Jabaar Carmack, owner of Faded Barbershop in Sumter, South Carolina, gives a customer a shave. Photo Credit: Deric J. Rush
COVID-19 left some businesses, like barbershops, struggling to stay afloat after the state required them to shut down in March. For Jabaar Carmack, who had opened Faded Barbershop in Sumter, South Carolina, a few months prior to the shutdown, it lit a fire inside of him.
“My mindset went into hustle mode, grind mode,” Carmack said. “What do I have to do in order to keep my brand up and running so when the smoke clears and everything opens back up I’m still in operation.”
As barbershops and beauty salons began to reopen after the lockdown lifted, Carmack followed the Centers for Disease Control and Prevention’s guidelines. But Carmack felt the need to go the extra mile by taking two additional hours of sanitation training.
Barbers and other cosmetologists are required to take 1,500 hours of sanitation training when in cosmetology school and must get their licensed renewed every three years in the state of South Carolina.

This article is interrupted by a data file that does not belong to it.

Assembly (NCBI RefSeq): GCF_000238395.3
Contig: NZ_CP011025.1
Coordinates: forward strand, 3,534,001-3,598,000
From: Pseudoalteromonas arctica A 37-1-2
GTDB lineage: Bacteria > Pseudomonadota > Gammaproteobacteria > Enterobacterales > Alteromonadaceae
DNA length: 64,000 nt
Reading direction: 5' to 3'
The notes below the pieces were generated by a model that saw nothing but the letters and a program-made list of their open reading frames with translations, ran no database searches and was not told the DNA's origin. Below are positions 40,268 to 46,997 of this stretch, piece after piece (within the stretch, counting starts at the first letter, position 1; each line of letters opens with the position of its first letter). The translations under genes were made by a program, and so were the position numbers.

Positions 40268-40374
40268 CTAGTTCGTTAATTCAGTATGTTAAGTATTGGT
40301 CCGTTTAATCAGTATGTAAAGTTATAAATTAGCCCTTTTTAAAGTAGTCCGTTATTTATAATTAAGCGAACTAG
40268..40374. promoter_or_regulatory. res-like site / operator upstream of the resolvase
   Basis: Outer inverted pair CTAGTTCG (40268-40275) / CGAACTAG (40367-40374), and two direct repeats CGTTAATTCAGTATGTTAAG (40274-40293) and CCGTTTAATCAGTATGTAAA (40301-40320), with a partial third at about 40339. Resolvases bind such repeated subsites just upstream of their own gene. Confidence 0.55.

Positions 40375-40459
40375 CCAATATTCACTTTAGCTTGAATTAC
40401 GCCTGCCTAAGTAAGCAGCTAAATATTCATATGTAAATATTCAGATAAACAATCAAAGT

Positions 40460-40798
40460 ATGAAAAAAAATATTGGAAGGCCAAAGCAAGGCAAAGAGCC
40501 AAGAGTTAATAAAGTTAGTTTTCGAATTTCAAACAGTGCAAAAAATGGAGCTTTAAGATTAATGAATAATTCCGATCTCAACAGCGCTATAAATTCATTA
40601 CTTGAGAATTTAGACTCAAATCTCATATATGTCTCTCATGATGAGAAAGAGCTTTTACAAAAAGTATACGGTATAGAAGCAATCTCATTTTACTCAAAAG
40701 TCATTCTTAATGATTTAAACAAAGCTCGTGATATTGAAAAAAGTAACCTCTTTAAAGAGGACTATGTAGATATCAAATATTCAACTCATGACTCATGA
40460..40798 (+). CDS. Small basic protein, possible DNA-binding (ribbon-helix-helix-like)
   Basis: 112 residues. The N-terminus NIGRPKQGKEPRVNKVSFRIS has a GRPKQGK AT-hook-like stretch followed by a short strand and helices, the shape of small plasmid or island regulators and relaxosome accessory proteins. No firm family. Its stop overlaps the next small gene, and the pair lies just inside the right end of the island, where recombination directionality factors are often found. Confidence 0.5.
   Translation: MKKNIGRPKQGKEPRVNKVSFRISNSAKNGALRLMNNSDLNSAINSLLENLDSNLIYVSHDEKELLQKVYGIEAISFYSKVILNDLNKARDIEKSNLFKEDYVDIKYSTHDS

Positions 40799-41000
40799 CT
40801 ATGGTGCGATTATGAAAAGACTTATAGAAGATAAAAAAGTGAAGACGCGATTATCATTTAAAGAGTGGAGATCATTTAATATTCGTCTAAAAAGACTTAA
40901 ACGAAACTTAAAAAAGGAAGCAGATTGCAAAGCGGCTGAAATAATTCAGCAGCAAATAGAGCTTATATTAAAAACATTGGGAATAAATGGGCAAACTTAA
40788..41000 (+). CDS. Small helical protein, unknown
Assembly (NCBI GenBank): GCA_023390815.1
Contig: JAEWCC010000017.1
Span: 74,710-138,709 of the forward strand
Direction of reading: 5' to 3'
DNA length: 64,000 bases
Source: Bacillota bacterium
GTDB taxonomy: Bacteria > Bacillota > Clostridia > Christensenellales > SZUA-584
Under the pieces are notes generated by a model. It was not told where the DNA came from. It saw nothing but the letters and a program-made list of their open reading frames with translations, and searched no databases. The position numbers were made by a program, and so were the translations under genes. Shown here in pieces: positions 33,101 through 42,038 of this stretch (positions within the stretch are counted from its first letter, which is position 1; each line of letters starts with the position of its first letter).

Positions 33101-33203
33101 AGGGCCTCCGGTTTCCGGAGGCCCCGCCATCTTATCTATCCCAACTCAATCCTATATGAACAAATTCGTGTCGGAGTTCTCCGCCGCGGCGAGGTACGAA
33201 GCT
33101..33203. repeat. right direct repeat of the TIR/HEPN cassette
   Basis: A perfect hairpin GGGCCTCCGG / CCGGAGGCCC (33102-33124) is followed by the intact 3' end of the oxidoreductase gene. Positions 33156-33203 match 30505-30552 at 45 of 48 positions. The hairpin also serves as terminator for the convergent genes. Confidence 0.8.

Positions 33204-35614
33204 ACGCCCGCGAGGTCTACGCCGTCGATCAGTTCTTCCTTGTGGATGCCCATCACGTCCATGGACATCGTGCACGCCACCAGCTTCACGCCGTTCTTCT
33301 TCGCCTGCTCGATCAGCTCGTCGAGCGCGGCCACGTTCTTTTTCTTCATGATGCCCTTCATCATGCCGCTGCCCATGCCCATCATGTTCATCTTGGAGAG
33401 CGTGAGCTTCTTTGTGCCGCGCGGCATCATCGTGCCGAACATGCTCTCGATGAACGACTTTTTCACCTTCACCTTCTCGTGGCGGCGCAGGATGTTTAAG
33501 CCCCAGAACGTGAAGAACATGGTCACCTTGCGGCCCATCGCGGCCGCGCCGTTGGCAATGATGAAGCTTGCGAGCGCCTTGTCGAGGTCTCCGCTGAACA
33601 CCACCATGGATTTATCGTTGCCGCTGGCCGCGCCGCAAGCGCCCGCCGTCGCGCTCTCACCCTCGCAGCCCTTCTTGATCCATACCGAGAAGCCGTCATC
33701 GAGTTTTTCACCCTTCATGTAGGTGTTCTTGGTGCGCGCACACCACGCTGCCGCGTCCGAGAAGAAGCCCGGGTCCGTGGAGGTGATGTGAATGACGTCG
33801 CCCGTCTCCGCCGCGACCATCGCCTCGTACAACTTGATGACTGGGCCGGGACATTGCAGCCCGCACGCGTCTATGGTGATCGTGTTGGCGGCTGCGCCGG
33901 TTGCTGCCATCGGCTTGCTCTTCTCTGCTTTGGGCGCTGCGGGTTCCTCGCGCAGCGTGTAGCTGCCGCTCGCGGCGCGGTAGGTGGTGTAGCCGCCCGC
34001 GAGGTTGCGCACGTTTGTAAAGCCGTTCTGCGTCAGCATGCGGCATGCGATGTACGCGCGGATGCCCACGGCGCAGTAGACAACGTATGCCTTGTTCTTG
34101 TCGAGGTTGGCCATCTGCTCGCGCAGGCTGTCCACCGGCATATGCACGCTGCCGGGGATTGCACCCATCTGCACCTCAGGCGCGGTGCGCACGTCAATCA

Carmack believes his efforts are greatly appreciated by his customers.
“[It’s great to have] that person that you can come in and speak with that’s going to be nonjudgmental; at the same time you walk out feeling better because you look better,” said Pedro Washington, a customer of Carmack’s.
Carmack says that the barbershop may not be essential in the eyes of the law, but to those who come for a stress reliever from life, it is essential.
Clippers inside Faded Barbershop are fully sanitized before use. Photo Credit: Deric J. Rush
Carmack decided to take an additional two-hour training course in sanitation during the pandemic. He earned a certificate for the barbicide course. Photo Credit: Deric J. Rush
Carmack gives a customer a haircut. Photo Credit: Deric J. Rush